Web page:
Investors are getting anxious as inflation accelerates and Chinese property market woes intensify, with property developer Evergrande set to default on debts totalling a mind-boggling $300billion (£220billion). Now Robert Kiyosaki, author of “Rich Dad Poor Dad”, is warning that Evergrande could trigger a global stock and property crash.
Kiyosaki has called the Chinese property market a “house of cards” that is coming down and will bring global share and property prices with it.
He tweeted: “China’s Evergrande Group cannot pay. Valuation of properties fake. Will real estate crash spread to US? Yes.”
He even suggested this could happen this month. October has seen plenty of stock market crashes, including the Wall Street Crash of 1929 and Black Monday 1987. So are we on course for another?
Jason Hollands, managing director of Tilney Investment Management Services, said September and October are typically tough months for the stock market and this has been the case once again this year.
“Stagflation, supply chain bottlenecks, labour shortages, Chinese property and tapering down of central bank stimulus are serious threats.”
Top US technology stocks such as Apple, Amazon and Facebook have plunged, with the S&P 500 index of large US companies down 5.2 per cent since hitting an all-time high in early September, Hollands said.
Monday’s Facebook outage hammered its share price, and investors also fear it could be hit by stricter regulatory rules that could slow growth.
Hollands said Japan’s Nikkei index has corrected 10 per cent from its recent peak. “Markets are already deflating.”
So what should you do?
First, don’t panic. There will always be doomsayers and nine times out of 10 they get it wrong, Hollands added. “An outright crash is hard to predict with any accuracy.”
The last thing you should do is sell shares in anticipation of a crash that may never come. “Nobody should invest for a period of less than five years. Over such a timescale, the market has plenty of time to recover.”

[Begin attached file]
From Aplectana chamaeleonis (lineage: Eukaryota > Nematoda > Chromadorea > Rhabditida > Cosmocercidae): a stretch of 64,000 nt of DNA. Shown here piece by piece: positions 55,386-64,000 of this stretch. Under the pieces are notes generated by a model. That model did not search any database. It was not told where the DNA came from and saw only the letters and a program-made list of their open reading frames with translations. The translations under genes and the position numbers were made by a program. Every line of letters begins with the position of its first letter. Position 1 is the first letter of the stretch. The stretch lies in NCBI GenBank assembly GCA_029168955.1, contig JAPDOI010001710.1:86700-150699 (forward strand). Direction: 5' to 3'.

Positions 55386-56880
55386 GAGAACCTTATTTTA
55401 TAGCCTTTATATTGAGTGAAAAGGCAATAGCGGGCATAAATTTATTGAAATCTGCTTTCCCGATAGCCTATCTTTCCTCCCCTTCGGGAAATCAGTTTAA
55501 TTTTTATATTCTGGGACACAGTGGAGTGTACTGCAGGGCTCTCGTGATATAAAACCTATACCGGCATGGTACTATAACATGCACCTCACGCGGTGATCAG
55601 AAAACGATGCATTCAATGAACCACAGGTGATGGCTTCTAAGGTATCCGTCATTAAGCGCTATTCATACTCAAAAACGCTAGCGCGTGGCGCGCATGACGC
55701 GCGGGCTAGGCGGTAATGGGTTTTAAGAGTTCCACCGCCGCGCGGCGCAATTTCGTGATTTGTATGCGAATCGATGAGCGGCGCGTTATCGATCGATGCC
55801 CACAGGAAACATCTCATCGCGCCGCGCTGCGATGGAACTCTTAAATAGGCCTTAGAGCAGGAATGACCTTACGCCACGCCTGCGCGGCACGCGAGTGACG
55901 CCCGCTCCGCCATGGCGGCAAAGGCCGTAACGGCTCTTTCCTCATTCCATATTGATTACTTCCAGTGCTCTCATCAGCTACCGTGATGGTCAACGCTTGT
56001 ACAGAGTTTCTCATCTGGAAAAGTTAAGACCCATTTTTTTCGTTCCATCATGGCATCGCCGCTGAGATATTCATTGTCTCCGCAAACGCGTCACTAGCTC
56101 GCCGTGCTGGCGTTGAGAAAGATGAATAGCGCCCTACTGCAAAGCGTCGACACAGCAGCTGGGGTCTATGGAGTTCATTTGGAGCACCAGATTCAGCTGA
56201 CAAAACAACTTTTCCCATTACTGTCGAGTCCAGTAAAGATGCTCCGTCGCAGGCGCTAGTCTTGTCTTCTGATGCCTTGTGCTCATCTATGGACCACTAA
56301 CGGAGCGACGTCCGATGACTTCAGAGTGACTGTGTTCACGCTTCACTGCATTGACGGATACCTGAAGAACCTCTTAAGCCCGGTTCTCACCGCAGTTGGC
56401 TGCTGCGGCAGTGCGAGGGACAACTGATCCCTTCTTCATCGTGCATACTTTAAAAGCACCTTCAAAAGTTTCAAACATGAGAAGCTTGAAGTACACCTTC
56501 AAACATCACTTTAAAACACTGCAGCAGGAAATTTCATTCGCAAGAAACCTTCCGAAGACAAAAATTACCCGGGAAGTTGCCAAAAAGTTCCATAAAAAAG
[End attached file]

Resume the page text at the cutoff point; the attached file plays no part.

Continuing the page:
History shows that shares are volatile in the short term, but outperform almost every asset class in the longer run.
AJ Bell investment director Russ Mould said: “You have to expect a bit of volatility along the way, otherwise you shouldn’t be investing at all.”
Mould agreed that the global economy faces severe challenges, including “US-China trade tensions, gathering inflation, tighter monetary policy, supply-side bottlenecks and record high global debt”.
China urgently needs to contain the Evergrande crash: “If it cannot, markets could be in for a bumpy ride.”
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The second thing investors must do is make sure they have a balanced portfolio, with access to lower risk assets such as bonds, cash and gold.
If all your Isa is invested into one high-risk corner of the market, say, US tech stocks or emerging markets, you are taking a big risk. So make sure you know exactly where your money is, and how exposed you are to a crash.
Never put all your eggs in one basket, Mould said. “Diversifying is a great way to reduce your exposure to whatever the stock market throws at us next.”
Third, if the stock market does crash, take advantage of buying opportunities. Kiyosaki reckons shares, gold, silver and bitcoin will also fall in the crash, which means the safest home for your money right now is cash.
He said this will allow brave investors to go shopping for bargains and buy these assets at bargain prices.
US billionaire Warren Buffett is the world’s best known investor and he is also in favour of buying in the wake of a crash when others are running scared and selling. He famously said: “Investors should be fearful when others are greedy, and greedy when others are fearful.”
Right now, investors are fearful. If Kiyosaki is right and share prices crash, they must soon learn to be greedy. Having cash to hand will help.